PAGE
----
Nan Chen is the Vice President of Product Management and Marketing at Strix Systems, a provider of wireless Ethernet mesh equipment. Mr Chen is also the President of the Metro Ethernet Forum, a worldwide standards organization for carrier-class Ethernet networks and services. Before Strix, Mr Chen was the Vice President of Marketing at Atrica Inc. Prior to joining Atrica, Mr Chen was the Director of Product Management and Product Marketing at Force10 Networks. Mr Chen also worked at Nortel/Bay Networks/SynOptics and served as a Director of Technology at the Nortel Technology Centre. Mr Chen is a founding member of IEEE 802.3ae Task Force for development of 10 Gigabit Ethernet standards, and a founding Director of the Board of the 10 Gigabit Ethernet Alliance (10 GEA). Mr Chen and his companies received over 20 significant industry accolades and awards, including multiple Best Marketing Awards. Mr Chen holds a Bachelor of Science degree in Mechanical Engineering and Mathematics from Beijing University, and a Master of Science degree in Management Information Systems and a Master of Science degree in Biomechanics, both from the University of Arizona.
New telecommunications technologies bring many benefits, but nowhere more than in countries like India that have relatively little investment in existing - legacy - infrastructure. The new technologies often bring unbeatable cost and performance advantages that let new players compete against long-established players by offering advanced services at lower cost. Carrier Ethernet - a much improved version of the familiar Ethernet standard used in LANS throughout the world - brings the sort of technical and cost advantages needed to revolutionise the sector.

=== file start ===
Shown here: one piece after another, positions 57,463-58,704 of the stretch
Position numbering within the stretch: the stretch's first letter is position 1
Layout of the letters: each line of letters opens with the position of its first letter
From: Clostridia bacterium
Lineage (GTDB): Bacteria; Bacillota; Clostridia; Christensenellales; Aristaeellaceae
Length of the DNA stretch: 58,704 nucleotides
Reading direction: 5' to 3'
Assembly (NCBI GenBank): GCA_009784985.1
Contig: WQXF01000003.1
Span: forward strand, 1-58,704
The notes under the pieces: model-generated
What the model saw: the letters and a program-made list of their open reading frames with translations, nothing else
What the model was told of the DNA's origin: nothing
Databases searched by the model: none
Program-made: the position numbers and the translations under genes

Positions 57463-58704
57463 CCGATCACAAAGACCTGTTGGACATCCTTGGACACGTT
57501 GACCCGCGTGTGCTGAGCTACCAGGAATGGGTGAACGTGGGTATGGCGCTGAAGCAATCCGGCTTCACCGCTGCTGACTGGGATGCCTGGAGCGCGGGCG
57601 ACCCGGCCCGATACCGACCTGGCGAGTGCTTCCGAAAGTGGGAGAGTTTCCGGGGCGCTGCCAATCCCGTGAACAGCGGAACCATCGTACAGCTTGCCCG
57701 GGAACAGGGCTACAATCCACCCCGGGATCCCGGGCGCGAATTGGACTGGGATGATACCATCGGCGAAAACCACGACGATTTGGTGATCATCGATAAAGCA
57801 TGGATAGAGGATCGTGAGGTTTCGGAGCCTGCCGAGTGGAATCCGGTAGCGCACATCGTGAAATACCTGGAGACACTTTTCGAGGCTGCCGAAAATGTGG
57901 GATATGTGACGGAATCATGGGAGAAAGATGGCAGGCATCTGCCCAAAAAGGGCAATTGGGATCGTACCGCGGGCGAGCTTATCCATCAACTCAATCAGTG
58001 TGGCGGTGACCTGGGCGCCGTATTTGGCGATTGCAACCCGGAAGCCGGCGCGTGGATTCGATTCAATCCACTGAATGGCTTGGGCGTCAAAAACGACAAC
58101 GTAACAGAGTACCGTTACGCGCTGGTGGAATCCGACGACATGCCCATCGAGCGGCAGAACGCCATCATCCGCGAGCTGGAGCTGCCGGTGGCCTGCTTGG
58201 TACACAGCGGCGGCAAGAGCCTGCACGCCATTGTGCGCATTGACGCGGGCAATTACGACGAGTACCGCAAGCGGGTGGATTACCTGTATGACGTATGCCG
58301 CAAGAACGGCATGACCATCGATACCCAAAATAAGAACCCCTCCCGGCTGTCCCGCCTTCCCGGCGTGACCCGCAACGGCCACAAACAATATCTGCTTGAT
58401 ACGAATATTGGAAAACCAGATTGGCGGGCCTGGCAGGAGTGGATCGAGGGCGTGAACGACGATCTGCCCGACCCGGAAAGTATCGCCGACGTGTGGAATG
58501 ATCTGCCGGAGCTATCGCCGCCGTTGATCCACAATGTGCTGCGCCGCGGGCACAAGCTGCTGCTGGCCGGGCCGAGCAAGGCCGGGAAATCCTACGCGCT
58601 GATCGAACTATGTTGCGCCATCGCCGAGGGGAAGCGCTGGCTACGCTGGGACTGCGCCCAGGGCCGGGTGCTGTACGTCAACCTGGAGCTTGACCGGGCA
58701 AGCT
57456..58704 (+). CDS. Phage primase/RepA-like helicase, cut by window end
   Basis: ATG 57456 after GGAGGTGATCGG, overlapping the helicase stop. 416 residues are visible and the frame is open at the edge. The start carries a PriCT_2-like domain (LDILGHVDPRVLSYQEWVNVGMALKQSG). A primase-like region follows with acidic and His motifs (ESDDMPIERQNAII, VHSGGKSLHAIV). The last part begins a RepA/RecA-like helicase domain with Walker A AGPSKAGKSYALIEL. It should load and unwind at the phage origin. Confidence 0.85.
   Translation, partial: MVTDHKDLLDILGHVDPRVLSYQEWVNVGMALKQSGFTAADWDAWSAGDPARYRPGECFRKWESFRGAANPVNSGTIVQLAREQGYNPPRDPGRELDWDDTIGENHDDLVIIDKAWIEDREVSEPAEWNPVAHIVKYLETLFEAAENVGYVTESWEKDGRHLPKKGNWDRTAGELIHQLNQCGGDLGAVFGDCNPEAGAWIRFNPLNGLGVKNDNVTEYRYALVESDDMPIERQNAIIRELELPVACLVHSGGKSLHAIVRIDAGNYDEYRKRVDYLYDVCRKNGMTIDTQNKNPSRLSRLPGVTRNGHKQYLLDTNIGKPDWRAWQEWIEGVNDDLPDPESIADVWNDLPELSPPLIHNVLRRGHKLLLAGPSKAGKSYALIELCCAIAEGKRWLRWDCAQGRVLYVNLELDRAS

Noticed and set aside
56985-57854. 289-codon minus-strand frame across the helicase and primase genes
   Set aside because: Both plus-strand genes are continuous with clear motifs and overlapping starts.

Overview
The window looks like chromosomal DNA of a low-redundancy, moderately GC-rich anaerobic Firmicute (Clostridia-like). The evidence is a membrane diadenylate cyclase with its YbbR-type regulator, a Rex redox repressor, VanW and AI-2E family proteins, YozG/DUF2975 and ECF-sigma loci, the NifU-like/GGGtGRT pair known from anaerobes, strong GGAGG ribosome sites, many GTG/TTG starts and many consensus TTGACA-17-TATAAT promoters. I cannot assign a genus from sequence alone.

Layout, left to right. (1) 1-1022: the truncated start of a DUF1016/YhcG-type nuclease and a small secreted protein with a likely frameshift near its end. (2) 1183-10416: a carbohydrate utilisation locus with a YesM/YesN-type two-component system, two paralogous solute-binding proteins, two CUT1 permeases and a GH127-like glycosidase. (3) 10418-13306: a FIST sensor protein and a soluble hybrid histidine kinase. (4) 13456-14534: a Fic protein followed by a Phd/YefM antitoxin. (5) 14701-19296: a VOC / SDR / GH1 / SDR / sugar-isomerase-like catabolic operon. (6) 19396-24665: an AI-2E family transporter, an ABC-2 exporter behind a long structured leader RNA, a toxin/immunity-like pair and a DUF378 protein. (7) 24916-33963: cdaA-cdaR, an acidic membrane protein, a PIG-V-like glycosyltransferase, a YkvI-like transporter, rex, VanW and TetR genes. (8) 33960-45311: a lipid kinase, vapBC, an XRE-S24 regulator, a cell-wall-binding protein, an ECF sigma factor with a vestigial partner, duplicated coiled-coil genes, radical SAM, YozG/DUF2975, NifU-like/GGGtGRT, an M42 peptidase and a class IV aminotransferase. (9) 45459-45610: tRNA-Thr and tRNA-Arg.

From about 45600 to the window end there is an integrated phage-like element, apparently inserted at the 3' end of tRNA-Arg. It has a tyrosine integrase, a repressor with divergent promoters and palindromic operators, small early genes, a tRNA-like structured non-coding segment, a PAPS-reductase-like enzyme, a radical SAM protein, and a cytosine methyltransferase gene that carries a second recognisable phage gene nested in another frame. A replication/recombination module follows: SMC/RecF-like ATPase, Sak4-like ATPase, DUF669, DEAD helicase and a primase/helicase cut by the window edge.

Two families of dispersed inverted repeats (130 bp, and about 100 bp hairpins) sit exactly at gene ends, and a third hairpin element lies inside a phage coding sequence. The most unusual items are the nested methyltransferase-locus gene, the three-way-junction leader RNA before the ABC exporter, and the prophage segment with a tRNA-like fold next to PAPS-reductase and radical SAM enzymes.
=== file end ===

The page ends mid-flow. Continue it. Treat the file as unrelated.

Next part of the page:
Among the emerging stars in the world economy, India enjoys particular strengths in information technology and IT-related services. India has one of the world’s largest and fastest-growing telecom networks, but the IT advantage will only be maintained by massive investment in high-quality telecommunication infrastructure. Across the globe, telecom services are widely recognised as an important tool for any nation’s socio-economic development and vital to rapid growth and modernisation of most sectors of the economy. Indian telecommunications policy has, to a great extent, been shaped by this perceived link between communications, information technology and growth. Access to information infrastructure is seen as a prerequisite not just to a robust IT industry, but also to broad-based growth and competitiveness in all other services and industries. For all this attention, India’s telecoms infrastructure still lags behind that of Europe, USA and other major economies, yet that in itself offers a major opportunity. With a market that is in effect a clean slate, India’s carriers are in some cases moving straight into next-generation services, and Carrier Ethernet is considered to be the simplest, quickest and most widely acceptable way to bypass old circuit-emulation technologies and migrate directly to next generation networks. The Metro Ethernet Forum, MEF The Metro Ethernet Forum, MEF, is a global industry alliance mission of which is to accelerate the worldwide adoption of Carrier-class Ethernet networks and services via simple, ubiquitous networks that allow rapid deployment of critical applications and increase the convergence of business, residential and wireless network services. The MEF’s worldwide membership comprises over 100 organisations, including telecommunications service providers, network equipment/software manufacturers, semiconductors vendors, testing organisations and, most recently, cable industry MSOs, multiple system operators. The membership embraces both market giants and technology start-ups from North America, Europe and Asia-Pacific. Its members play an active role in standardising wide-area Ethernet networking, as well as helping drive equipment and service certification programmes. Carrier Ethernet The Ethernet was developed at the Xerox Palo Alto Research Centre in 1973. Initially, it offered transmission at 2.94Mbit/sec and was widely used for local area networks, LANs. It is now used in diverse transmission media and has become a 10+Gbit/sec. technology linking not just the enterprise and home, but the entire globe. The new Ethernet, known as Carrier Ethernet, is already showing explosive growth; Infonetics Research anticipates US$49 billion in sales of carrier Ethernet equipment over the next five years. With Ethernet LANs accelerating towards gigabit speeds, and optical fibre connecting continents at even greater speeds, why are most users restricted to Internet access at mere megabits per second? The problem is with what George Gilder called ‘the telechasm’, the interface between LAN and WAN technologies. By replacing traditional SONET WAN, Synchronous Optical Network - wide area network, technology with high speed Ethernet, carriers can bridge the telechasm, and deliver faster, more flexible communication across the board. A major attraction of this spread of Ethernet technology from the LAN to the WAN lies in its relative familiarity - many more people understand Ethernet and how to use and support it than more esoteric technologies like SONET and ATM. The downside of this was that a major educational drive was needed to convince people that Ethernet could be more than just a LAN technology. Nevertheless, it is now used worldwide in national and global networks, with access over fibre, copper, PON, passive optical network, cable and wireless networks. Ethernet has brought economies of scale as business, residential and wireless networks converged onto the same infrastructure. The specifications for Carrier-class Ethernet required building up the existing standard to meet the needs of wide area networking; specifically, the new specifications improve: 1. Scalability: in bandwidth (from 1Mbps to 10Gbps in granular increments on demand), in reach (from access and metro to national and global services), and in the number of users and services supported; 2. Reliability - end-to-end: 50 microsecond network-wide restoration capability in the event of link or node failure, so service providers could support traditional TDM traffic and data flows tailored to the characteristics of a switched circuit network; 3. QoS (quality of service) - a wide choice of options with Service Level Agreements, SLAs, that deliver end-to-end performance matching the requirements for voice, video and data over converged business and residential networks, based on CIR, Committed Information Rate, frame loss, delay and delay variation characteristics; 4. TDM, time division multiplexing, support - through emulation of E1, T1 and OC3 circuit services. This allows interoperability with legacy infrastructure plus the delivery of additional services, such as voice, just as on a traditional wide area network; and, 5. Services management - rapid service provision and carrier-class OAM, Operations Administration Maintenance, with the ability to monitor, diagnose and centrally manage the network, using standards-based vendor independent implementations. The MEF defined the standards and established the certification procedures to accelerate the deployment of Carrier Ethernet. The Carrier Ethernet Certification Program was designed to provide global assurance that products and equipment comply with the MEF technical specifications and implementation agreement. This helped simplify and accelerate the service providers’ equipment selection processes and reduce the need for repeated testing. Certification Any product or service that passes the test procedure proving it meets the relevant MEF specification (numbered xx) may now be labelled - ‘Certified Compliant to MEFxx’. Service providers can be assured that certified products meet MEF specifications, thereby increasing confidence that they can interoperate and support Carrier Ethernet Services according to that specification. Less time and effort is needed for complex inter-vendor equipment testing, so service providers can focus on their own network validation and operations and provide a quicker, more cost-effective response to their customers installation and upgrade demands. Certification establishes and maintains a solid foundation for Carrier Ethernet ubiquity, and interoperability Certifying Carrier Ethernet services provides customers with the assurance of compliance with the standard. It also provides greater confidence in the reliability of Service Level Agreements and their ability to operate consistent, seamless communications across nations and continents. It facilitates decisions regarding equipment and CPE purchases. The resulting cost savings can be passed on to the end users. Equipment vendors also benefit from product certification as globally recognised interoperability standards facilitate the ‘approval’ process, increase tender opportunities and dramatically reduce testing costs, time-to-market and installation times. The certification process also delivers an independent validation of the equipments’ function and conformance. The Carrier Ethernet opportunity The explosive growth of any new technology disrupts the previously existing markets. Suppliers of older, established technologies find their sales imploding and they look to new markets overseas to compensate for the loss. Those new or emerging markets may be subjected to considerable sales pressure in the form of price cuts and other incentives to ‘buy the equipment already used by all the major players’. It sounds attractive, but those major players have already begun to phase out the technology offered at such attractive terms. The real opportunity for those in emerging markets lies in installing the very latest solutions directly and gain a competitive advantage over the global giants burdened with a large, installed base of older technology. The latecomer can leapfrog the old technology and be first-to-market with the new improved service offering. Carrier Ethernet offers just such an opportunity. Adopting Carrier Ethernet services based on the latest specifications brings immediate benefits - and the benefits accrue with each step in the specification programme. Today, the world demands ubiquitous services - any application, via any type of network, on any device, using a full range of formats for voice, video or data. Services, including entertainment, video, voice and data from any source must be equally available at home, in the office, on the go, seamlessly and always connected on demand. Multiple devices, providers and billing processes will be a thing of the past when all this can be delivered via a single ubiquitous high-performance, global service. Carrier Ethernet can help make this happen. India’s carriers are working to reach the government’s target of 20 million broadband users by 2010. According to the TRAI, Telecom Regulatory Authority of India, figures, India had 750,000 broadband connections (above 256 kbit/s) in November 2005, up from 690,000 in October and 610,000 in September, but far short of the three million target set for the end of that year. Rollout is accelerating, but has far to go. Carrier Ethernet offers great flexibility, with a choice of copper, fibre, cable or wireless access technologies. Emerging markets with little installed telecom infrastructure tend to find it easier to install wireless networks and India’s rural areas are no exception: 3.51 million of the telephone subscribers added in November 2005 were mobile customers, and most of the 280,000 fixed-line subscribers were connected using wireless local loop. So the opportunity exists for India to move directly to next-generation networking, without being handicapped by the West’s widespread commitment to its legacy telecom infrastructure. Carrier Ethernet - a familiar, well-understood technology that has been enhanced to meet the demands of 21st-century telecommunications - is the key to that opportunity.